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A Liturgy For Stones
Poetry by David Wright

Summary: David Wright's A Liturgy for Stones does not fit easily into poetic categories. Though they take up biblical texts and themes, the poems are not especially devotional. Nor are the poems merely academic, though they demonstrate considerable poetic craft. Instead, these poems suggest fresh ways of poetically singing within and against the Christian tradition.

The title poem meditates on Jesus' warning that if his disciples stay quiet, “The very stones will cry out.” And the voices of these stones, joined with those of biblical characters, reluctant believers, and exultant skeptics suggest how poetry might still have a place in the life of the faithful if they dare to “Let untamed language fall on a thousand unsuspecting tongues.”

Comment: "David Wright's poems are alive with music and motion. His voice in A Liturgy for Stones finds daring pitches and a force of rhythm, disrupting our comfort zones. Wright sings his interrogations and affirmations of earth, body, and spirit, recognizing that much is hidden, and that much can be found in God's 'kingdom of margins.' These beautiful and lucid poems call us to unlock our own tongues and to sing what is true, and then to listen to the echoing silence, a place of "terrible holiness, a lush and delicate calm."
--Jean Janzen, Author, Tasting the Dust

"As the stones themselves cry out—even in their stillness—their praise, so do these sculpted poems manifest—even in their praise—a glimpse of holy stillness. In A Liturgy for Stones, David Wright has come upon a rich and enriching vein whereby our daily narratives may be seen to partake of the greater story, our many comedies and tragedies to partake of the One."
—Scott Cairns, Author, Philokalia

“David Wright moves from meditation to word-magic in a scenario where every day offers ample opportunity for midrash. The stones do speak when properly addressed in that curious mixture of wonder and praise that we call poetry.”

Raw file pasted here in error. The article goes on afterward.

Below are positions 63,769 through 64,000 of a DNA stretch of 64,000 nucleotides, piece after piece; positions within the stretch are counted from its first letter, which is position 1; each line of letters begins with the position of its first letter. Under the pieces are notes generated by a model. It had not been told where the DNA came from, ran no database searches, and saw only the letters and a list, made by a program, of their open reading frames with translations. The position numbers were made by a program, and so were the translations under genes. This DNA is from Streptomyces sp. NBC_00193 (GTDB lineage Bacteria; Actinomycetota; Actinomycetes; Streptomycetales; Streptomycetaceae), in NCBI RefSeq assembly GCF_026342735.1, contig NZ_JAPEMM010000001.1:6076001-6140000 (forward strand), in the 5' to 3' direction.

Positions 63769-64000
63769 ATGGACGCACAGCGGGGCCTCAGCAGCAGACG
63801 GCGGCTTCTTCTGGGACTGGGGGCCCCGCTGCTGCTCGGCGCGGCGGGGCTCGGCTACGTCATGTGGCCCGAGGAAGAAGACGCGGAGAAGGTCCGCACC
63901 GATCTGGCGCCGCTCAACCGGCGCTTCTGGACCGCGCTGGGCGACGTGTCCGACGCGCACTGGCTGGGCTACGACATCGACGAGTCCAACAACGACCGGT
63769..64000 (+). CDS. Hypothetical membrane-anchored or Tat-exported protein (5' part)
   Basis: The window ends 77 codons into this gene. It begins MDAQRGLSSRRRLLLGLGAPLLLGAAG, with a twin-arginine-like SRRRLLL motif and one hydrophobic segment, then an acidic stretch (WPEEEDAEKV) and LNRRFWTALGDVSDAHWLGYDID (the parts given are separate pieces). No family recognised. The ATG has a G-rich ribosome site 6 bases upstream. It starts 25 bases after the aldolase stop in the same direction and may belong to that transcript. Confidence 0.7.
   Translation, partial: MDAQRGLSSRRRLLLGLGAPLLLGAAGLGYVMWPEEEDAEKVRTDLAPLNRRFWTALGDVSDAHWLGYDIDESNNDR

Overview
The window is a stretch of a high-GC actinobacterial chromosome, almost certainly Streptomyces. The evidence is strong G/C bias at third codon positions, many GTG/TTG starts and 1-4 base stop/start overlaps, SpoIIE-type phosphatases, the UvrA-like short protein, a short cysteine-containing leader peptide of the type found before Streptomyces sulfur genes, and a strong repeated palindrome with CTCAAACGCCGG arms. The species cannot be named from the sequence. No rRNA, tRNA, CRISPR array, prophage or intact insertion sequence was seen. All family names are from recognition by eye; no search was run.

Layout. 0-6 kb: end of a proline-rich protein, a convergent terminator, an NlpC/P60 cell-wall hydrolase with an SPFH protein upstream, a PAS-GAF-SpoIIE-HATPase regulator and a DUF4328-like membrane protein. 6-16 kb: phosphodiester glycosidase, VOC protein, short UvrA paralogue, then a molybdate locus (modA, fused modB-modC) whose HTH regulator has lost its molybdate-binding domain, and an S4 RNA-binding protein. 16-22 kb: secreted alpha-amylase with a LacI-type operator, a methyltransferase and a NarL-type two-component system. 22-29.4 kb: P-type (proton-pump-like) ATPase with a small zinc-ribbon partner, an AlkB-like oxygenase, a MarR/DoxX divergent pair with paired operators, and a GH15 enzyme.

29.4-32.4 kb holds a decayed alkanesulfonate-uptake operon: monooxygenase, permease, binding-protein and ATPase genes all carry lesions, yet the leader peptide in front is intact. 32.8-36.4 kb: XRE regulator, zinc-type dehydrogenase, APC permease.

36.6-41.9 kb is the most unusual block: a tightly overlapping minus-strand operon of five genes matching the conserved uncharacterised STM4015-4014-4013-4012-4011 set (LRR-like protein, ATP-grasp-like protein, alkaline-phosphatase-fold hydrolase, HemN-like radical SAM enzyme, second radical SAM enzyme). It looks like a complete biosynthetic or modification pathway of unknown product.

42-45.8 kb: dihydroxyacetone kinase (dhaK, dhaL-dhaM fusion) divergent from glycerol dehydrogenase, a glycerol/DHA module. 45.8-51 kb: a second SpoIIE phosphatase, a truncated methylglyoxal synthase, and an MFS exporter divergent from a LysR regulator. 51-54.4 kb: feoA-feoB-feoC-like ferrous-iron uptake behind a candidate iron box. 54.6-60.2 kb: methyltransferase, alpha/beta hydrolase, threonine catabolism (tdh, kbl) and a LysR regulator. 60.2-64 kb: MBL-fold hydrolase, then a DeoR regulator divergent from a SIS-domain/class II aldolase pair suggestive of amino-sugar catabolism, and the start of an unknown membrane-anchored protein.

—Dan Guillory, Author, The Alligator Inventions

"In these vivid, urgent poems David Wright contends--sometimes angrily, often tenderly--with a whole series of his crucial loves and adversaries: family, landscape, history, faith, his fellow poets and teachers. Among this welter his voice rings out, modest but stubborn, gentle but keen, funny but quite serious, and always alert for the secrets to be found in such canny, lyrical explorations of the provinces."
--Jeff Gundy, commenting on previous poetry

Market: Anyone open to poetry that blends high craft with accessibility, faith, and passion.

Shelving: Poetry; Anabaptist-Mennonite literature. BISAC: Poetry; RTM: 640 Poetry

Excerpts: Follow this link to see A Liturgy for Stones poems published in DreamSeeker Magazine.

The Author: The poems, essays, and reviews of Chicago-area resident David Wright have appeared in The Christian Century, The Mars Hill Review, re:generation quarterly, The Midwest Quarterly, The Mennonite Quarterly Review, and many other publications. His poetry for The Mennonite has been recognized by the Associate Church Press. A native of the Midwest, he has taught writing and literature at several colleges in Illinois. A Liturgy for Stones is his second collection of poetry. His work is also featured in the anthology A Capella: Mennonite Voices in Poetry.

Publisher: Cascadia Publishing House (the new name of Pandora Press U.S.)
Imprint: DreamSeeker Books
Copublisher: Herald Press, Scottdale, PA (copupblication to be solicited, not confirmed)
Publication date: Spring 2003
Pages: 80
Format: 5.5 x 8.5 trade paper
Prices: $12.95 US, $18.95 Can.
ISBN: 1-931038-13-9

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Copyright 2002 by Cascadia Publishing House (the new name of Pandora Press U.S.)